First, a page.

Divorce is not only a strain on your emotional well-being but also your financial well-being. Many times we only focus on the emotional aspect of the split however, it is important to consider the long-term implications. Additionally, your financial rights are dictated by the state you live in. California is a community property state therefore assets will legally be split 50/50 unless a prenuptial agreement exists.
In today’s world relationships are complicated – with second marriages or children from previous relationships things can get even more complicated. In either situation, a legal agreement can assist you as a couple in clearly outlining your wishes and which assets are considered separate property.
Marriage is not just roses, chocolates and diamonds. Marriage is a business relationship that needs thorough discussion and often times compromises. When couples plan for possible scenarios in the future, everyone involved is protected and feels secure. There are several ways that couples can ensure healthy financial decisions pre and post nuptial.
New couples are busy enjoying learning about each other and sharing parts of their lives with one another. Very often an important aspect of sharing a life that gets ignored is discussing your values surrounding financial matters. Things such as financial goals to credit card debt can bring a host of challenges to the relationship. Having open conversations about navigating each partner’s financial situation as well as their feelings on various financial matters is key to helping you build a strong financial foundation in your relationship.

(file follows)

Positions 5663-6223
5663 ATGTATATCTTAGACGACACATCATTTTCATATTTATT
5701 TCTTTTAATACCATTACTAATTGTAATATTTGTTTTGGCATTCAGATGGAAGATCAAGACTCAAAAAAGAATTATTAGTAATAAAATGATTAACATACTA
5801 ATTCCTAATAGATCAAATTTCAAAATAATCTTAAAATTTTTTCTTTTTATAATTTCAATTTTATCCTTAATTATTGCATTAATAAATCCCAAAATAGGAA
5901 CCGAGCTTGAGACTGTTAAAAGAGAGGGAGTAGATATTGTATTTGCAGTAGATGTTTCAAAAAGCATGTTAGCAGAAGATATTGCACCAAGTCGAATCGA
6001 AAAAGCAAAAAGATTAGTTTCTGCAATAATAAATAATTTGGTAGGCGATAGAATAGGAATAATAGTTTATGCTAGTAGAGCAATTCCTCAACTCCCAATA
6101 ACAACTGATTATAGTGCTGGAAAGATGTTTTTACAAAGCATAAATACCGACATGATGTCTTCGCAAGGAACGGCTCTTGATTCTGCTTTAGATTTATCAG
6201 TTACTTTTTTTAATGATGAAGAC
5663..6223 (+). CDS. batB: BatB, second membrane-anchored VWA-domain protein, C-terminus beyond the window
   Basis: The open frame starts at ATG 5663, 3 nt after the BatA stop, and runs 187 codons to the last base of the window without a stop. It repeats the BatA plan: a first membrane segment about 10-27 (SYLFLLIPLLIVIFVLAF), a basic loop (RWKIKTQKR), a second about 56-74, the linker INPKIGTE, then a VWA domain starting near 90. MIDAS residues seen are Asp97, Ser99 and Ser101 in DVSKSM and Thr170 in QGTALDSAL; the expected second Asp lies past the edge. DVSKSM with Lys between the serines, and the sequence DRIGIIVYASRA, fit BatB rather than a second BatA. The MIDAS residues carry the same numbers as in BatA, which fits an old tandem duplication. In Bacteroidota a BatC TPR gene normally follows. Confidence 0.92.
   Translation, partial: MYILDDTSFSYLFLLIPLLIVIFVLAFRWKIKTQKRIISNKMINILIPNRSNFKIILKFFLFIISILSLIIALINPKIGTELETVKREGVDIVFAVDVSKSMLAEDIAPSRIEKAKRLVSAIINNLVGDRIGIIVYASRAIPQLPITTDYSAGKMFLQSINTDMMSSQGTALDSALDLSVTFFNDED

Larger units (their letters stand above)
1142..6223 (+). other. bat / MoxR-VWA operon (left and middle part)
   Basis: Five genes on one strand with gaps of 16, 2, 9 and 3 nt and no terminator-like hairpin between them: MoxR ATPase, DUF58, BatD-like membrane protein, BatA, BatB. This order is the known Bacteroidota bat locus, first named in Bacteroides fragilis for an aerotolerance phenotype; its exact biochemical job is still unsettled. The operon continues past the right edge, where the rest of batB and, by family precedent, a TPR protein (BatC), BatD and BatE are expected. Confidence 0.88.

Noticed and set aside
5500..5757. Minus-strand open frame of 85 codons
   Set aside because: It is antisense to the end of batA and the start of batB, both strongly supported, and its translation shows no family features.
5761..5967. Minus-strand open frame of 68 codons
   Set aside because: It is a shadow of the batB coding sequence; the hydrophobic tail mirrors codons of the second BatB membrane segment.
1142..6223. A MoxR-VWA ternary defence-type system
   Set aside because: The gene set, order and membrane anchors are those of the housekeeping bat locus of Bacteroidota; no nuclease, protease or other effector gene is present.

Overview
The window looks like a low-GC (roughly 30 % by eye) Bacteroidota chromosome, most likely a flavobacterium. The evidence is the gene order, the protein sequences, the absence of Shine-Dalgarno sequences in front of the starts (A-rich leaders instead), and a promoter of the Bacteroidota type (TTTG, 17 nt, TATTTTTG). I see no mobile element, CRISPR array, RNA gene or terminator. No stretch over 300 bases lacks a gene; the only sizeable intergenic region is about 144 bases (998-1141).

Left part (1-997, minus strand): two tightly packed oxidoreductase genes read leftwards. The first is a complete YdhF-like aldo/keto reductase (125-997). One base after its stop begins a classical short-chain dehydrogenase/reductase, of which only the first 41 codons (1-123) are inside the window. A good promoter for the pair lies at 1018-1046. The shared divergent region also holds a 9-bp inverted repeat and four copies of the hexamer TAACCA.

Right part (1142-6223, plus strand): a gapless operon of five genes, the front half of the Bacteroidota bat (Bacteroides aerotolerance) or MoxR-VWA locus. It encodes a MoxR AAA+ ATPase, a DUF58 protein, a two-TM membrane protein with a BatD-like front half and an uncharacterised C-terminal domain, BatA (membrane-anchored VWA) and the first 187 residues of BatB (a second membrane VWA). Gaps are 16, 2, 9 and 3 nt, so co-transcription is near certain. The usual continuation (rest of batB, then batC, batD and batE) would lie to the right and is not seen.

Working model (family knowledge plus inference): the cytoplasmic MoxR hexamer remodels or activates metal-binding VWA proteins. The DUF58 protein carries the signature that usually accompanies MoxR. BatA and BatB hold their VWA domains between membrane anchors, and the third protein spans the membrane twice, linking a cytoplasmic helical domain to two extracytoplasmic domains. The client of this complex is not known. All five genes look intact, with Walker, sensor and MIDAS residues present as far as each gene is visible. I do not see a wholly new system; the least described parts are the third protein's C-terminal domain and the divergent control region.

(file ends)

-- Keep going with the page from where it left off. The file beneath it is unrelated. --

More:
Retirement is just over the horizon and while most people have making ends meet during that period on their minds there is another extremely important part of aging that should be explored. Medicare! There is a 7-month initial enrollment period that begins 3 months before you turn 65, the month you turn 65 and 3 months after you turn 65. If you do not sign up during that window of time you will be penalized for late enrollment, which comes in the form of higher premiums (typically a 10% increase premiums).
Many believe that their money is locked in when you are a participant in a 401(k) or profit sharing plan through an employer where you are a participating and current employee. However, certain qualifying events allow employees to access their vested balance to either withdraw and/or roll over money from those accounts and still continue to contribute.
Earlier this month, we discussed dollar-cost averaging as a strategy for investing which can offer you a higher average rate of return over the long-term and a seamless means of investing each month without too much pain for your wallet. Today, we will discuss the best way that you can achieve this strategy through the concept called “Pay Yourself First”.
The fires burning in California and the recent hurricanes on the East Coast have begged the question: how can one disaster-proof their financial house? Often times when a disaster strikes, the last thing on our mind is to snag those important papers—our primary concern is always our life and the lives of our loved ones. But when the dust settles and the rebuild begins, those important papers are going to form the foundation of how quickly you can get your life back on track.
What happens to your Retirement account if you pass away? Retirement accounts offer an advantage in the way they can be passed to your beneficiaries without a costly Trust or extensive Probate of your estate. A beneficiary designation allows you to allocate your hard earned savings to your loved ones in any manner you choose. But, there are pitfalls that should be avoided when designating beneficiaries.
What happens to all of the wealth you have accumulated after you pass away? That is Estate Planning—making a plan ahead of time to decide who will benefit from all you accumulated during your life. This concept has recently been highlighted by the passing of a music icon. Ms. Aretha Franklin passed away without having a will or a trust in place, meaning her estate and its beneficiaries will be decided through the public probate process. This can be lengthy and costly to an estate.